Pornography, cocaine and death. Such things could easily make the list of top power-ballad themes. Coincidentally, they're also some of the topics the Supreme Court will be throwing around this session.
Reporter Nikki Tundel suggests a family-friendly weekend activity. And she's betting it's one of the few that includes both latrines and a cholera tent.
More than 4 million Iraqis have been displaced from their homes. Who's taking them in? And who isn't?
The Minnesota Department of Transportation has announced who will be rebuilding the 35W bridge. But that doesn't mean the public is done offering opinions on the structure.
It's one of the mysteries of modern life. You run into Target for aluminum foil and floor cleaner. Yet you emerge with an art deco toaster and a pair of red lacquer bar stools.
Thousands of 4-Hers flood the fairgrounds to showcase their sheep and cattle and swine. But just what do all these farm kids do when they're not in the judging ring?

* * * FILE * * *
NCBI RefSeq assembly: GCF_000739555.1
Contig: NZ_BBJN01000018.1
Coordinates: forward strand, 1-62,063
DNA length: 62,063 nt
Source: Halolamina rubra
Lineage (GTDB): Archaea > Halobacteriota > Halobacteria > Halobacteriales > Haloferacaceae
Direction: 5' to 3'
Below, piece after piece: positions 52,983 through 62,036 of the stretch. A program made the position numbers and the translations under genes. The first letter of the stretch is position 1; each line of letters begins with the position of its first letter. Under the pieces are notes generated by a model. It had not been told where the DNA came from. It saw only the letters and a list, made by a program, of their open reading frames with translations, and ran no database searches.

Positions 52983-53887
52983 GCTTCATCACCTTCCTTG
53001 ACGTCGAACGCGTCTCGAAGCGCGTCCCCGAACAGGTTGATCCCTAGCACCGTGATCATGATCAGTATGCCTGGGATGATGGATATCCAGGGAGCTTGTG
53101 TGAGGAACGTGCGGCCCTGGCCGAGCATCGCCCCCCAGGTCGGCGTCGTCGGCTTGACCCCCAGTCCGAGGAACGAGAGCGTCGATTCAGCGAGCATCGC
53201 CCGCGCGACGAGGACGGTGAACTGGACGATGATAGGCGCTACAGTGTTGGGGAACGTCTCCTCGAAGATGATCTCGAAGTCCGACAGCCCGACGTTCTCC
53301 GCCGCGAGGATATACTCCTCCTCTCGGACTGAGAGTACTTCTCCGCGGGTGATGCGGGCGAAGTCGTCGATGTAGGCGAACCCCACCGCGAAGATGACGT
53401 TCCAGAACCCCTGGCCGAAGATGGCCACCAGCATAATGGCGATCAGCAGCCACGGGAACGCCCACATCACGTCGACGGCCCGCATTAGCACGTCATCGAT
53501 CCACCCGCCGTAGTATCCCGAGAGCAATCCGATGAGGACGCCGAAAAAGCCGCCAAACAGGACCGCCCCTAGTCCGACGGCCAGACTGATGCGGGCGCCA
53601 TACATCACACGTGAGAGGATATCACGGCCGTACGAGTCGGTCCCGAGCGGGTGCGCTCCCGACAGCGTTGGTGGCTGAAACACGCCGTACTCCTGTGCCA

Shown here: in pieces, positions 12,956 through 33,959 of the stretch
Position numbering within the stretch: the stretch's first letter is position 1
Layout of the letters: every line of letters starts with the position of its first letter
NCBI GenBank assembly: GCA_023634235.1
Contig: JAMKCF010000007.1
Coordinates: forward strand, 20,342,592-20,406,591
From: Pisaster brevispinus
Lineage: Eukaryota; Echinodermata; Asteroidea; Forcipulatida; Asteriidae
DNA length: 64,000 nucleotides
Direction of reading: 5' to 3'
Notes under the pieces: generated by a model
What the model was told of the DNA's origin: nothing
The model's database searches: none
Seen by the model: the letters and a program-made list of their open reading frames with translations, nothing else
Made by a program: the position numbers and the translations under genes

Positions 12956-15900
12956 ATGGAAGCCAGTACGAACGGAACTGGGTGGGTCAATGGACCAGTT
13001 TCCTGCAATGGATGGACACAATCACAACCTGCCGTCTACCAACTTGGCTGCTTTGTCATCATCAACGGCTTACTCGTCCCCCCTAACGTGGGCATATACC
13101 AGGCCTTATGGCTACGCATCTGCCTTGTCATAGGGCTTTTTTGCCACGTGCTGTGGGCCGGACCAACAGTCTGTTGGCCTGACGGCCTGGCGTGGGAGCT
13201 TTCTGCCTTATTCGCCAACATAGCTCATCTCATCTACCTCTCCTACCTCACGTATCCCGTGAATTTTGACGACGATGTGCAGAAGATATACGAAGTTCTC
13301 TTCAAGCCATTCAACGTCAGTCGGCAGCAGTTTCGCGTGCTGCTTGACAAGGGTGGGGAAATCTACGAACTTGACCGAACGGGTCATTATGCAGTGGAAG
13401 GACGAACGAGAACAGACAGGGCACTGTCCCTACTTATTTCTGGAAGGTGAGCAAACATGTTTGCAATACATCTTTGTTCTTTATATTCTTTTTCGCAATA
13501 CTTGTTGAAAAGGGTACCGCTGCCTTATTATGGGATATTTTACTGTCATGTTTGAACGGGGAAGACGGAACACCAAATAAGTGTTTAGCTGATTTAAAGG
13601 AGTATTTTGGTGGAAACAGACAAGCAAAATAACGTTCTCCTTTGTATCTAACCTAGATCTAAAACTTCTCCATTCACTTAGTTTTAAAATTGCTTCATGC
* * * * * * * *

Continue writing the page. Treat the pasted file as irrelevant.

What's life like today, 730 days after the most expensive natural catastrophe in U.S. history?
These days, people hit the state fair grandstand to take in the musical acts. But in the early days of the Great Minnesota Get-Together, the grandstand was the place to watch planes crash into buildings and locomotives collide head-on.
War protests have done little to stop the war in Iraq. Why do people continue to stand on the street with peace signs?
If this were a reality show, now would be the "big reveal" moment.
Meet Stephen Burt, our poet turned lyricist, who wrote the words for our Songs from Scratch project.
Citizen's arrests are legal everywhere from New Zealand to Hong Kong to here in Minnesota. But just how does a regular citizen go about apprehending a drunk driver or an armed robber?
Minneapolis police officers say nothing could have prepared them for what they found when they arrived on the scene of the I-35 bridge collapse.
The withdrawal of U.S. troops after the 1991 Persian Gulf War took seven months. And no one was shooting at them as they tried to head home.
Democratic presidential hopefuls field questions from the parents of soldiers in Iraq, a gun rights advocate wielding a rifle, and an animated snowman.